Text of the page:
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10. Buddha with Attendants

 Buddha with Attendants

10. Buddha with Attendants
Central Tibet (a Kadampa monastery?), early 12th century
Distemper on cloth
201.4 x 114 cm (791/4 x 447/8 in.)
Private collection 

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10: Detail

This is the largest early Tibetan thanka known to survive, an exemplar of the size and majesty that these paintings could achieve. The basic format of the picture is typical: a large main figure flanked by two willowy standing bodhisattvas-in this case Padmapani to the right and Avalokiteshvara to the left--and a chorus of seated figures above them. Above the head of the Buddha are three lamas, probably Atisha (in the center) flanked by two abbots, both of whom wear monastic robes. Below the main figure is a row of five deities; four of them are seated against throne backs with the typical double upper rails surmounted by foliate scrolls. At the far right is a seated Green Tara in lalitasana (a posture of ease). To her right are two four-armed seated deities. The first is Shadakshari Lokeshvara flanked by two diminutive attendants: Manidhara (to his right) and Shakadakshari Mahavidya (to his left);1 the second is possibly a four-armed yellow Manjushri. The fourth figure is a Buddha seated against a bolster backed by an architectural throne. He too is flanked by two small attendants, a ferocious kneeling red deity and perhaps another depiction of Shakadakshari Lokeshvara. Lastly, at the far left is a horrific standing figure of Mahakala trampling on a prostrate Ganesha (the elephant-headed son of Shiva). He is attended by a small kneeling donor figure wearing a simple monastic robe and assuming anjali mudra, the gesture of adoration, toward him.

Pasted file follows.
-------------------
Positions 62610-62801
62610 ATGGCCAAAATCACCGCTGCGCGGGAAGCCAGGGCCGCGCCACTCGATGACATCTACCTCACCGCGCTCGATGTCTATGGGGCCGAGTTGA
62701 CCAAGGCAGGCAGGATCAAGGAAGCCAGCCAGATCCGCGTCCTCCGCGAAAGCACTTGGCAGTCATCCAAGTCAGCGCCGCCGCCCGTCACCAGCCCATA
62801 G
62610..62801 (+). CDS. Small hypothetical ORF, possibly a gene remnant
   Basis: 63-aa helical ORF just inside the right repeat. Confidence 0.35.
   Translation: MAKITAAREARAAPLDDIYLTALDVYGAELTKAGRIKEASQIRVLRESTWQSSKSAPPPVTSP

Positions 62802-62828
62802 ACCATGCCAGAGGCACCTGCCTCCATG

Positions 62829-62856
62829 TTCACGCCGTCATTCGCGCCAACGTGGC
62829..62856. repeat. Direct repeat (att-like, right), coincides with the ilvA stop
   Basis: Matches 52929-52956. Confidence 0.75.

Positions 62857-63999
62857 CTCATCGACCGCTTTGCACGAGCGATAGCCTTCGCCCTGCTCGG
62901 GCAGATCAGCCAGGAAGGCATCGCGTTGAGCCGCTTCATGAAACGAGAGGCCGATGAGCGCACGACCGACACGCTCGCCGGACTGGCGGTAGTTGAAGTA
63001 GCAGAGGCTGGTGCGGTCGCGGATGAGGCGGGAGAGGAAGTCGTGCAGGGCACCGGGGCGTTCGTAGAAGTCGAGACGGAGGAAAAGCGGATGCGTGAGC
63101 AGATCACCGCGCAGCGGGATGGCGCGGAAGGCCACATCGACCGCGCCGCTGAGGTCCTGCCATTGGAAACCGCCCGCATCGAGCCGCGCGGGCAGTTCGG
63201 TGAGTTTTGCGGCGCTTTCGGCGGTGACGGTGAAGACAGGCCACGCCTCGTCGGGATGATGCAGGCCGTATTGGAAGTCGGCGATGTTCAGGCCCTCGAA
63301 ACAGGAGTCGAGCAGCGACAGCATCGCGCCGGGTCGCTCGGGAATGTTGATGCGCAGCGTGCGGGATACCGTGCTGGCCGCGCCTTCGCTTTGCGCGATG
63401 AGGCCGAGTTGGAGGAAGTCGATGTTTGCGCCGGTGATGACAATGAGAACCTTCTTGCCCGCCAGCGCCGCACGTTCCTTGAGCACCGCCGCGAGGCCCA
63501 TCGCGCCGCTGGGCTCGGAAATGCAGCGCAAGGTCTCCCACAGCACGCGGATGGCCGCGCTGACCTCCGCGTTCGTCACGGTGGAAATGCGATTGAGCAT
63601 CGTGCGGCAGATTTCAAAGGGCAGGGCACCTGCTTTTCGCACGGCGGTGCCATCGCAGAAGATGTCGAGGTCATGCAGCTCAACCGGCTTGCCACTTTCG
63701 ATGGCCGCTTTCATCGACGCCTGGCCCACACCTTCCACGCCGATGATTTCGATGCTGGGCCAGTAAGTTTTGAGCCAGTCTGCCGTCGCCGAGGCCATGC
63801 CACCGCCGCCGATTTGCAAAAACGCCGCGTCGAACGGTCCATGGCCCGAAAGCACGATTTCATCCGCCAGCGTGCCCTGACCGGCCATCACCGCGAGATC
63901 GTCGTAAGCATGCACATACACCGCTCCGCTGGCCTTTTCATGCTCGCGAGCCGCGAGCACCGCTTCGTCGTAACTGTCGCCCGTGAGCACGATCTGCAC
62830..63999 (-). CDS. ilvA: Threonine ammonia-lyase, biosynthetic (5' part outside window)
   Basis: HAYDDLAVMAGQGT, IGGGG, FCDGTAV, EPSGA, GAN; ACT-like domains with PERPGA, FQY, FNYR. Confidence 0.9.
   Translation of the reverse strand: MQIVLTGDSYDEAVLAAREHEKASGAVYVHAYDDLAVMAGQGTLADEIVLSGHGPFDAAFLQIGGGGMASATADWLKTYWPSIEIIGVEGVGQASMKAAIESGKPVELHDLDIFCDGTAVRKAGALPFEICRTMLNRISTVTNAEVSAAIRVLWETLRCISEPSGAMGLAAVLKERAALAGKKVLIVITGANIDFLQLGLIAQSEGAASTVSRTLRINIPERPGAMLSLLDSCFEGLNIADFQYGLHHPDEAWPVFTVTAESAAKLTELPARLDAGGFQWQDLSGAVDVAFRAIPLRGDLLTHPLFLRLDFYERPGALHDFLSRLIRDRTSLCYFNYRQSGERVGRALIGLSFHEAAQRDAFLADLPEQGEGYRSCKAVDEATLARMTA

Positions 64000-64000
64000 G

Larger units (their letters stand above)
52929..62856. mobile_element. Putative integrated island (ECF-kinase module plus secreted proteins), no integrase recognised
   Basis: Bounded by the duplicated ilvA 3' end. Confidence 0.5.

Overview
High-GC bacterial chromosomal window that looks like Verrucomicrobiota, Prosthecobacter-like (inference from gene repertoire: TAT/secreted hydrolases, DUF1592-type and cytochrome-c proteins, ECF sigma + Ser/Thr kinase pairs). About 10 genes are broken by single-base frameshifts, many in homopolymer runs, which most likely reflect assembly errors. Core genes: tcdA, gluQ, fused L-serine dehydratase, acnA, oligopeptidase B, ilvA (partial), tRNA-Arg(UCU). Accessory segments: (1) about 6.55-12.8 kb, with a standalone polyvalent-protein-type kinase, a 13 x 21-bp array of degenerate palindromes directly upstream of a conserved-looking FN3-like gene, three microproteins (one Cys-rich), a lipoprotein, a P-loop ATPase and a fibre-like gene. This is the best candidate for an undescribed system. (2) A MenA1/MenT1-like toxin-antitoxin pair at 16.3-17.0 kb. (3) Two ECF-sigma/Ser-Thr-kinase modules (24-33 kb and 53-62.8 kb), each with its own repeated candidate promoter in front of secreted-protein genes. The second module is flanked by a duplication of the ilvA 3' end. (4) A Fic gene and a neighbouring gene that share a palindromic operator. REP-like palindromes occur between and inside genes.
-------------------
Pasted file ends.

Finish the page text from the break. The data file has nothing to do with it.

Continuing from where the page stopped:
Several features of the painting point to an early date. If the group of lamas above the Buddha is
understood as an incipient lineage, like that seen in the Ford Tara (cat. no, 3), this would seem to indicate a date of about 1100. The form of the Buddha's double lotus seat and the unusually tall and narrow nimbus are very close to those of the Kronos Amoghasiddhi (cat. no. 4), although the Buddha's halo is more ovoid. The standing attendant bodhisattvas, although much more attenuated, are closer to that early prototype--particularly in the balance of the masses--than to later examples where the forms become flattened and stylized. The chorus of ten listeners is also like in number to that seen in the Kronos painting: most later ones depict six or eight. It is interesting that the outer figures in the lower tier, although crowned, have neither an ushnisha, the cranial protuberance 
indicative of transcendent wisdom, nor the tall chignon usually associated with bodhisattvas (see also cat. nos. 1, 4). This difference would seem to indicate that the chorus was composed of a variety of divine beings (also, perhaps, bodhisattvas, in different states of progress toward enlightenment). Despite these connections, the Buddha lacks the spatial coherence of the earlier picture and points the way to later derivations of the eastern Indian style. The central position of Atisha and the two
flanking monks would seem to justify an attribution to a Kadampa monastery.   SMK

1. Mallmann 1948, pp. 173-75. [back]

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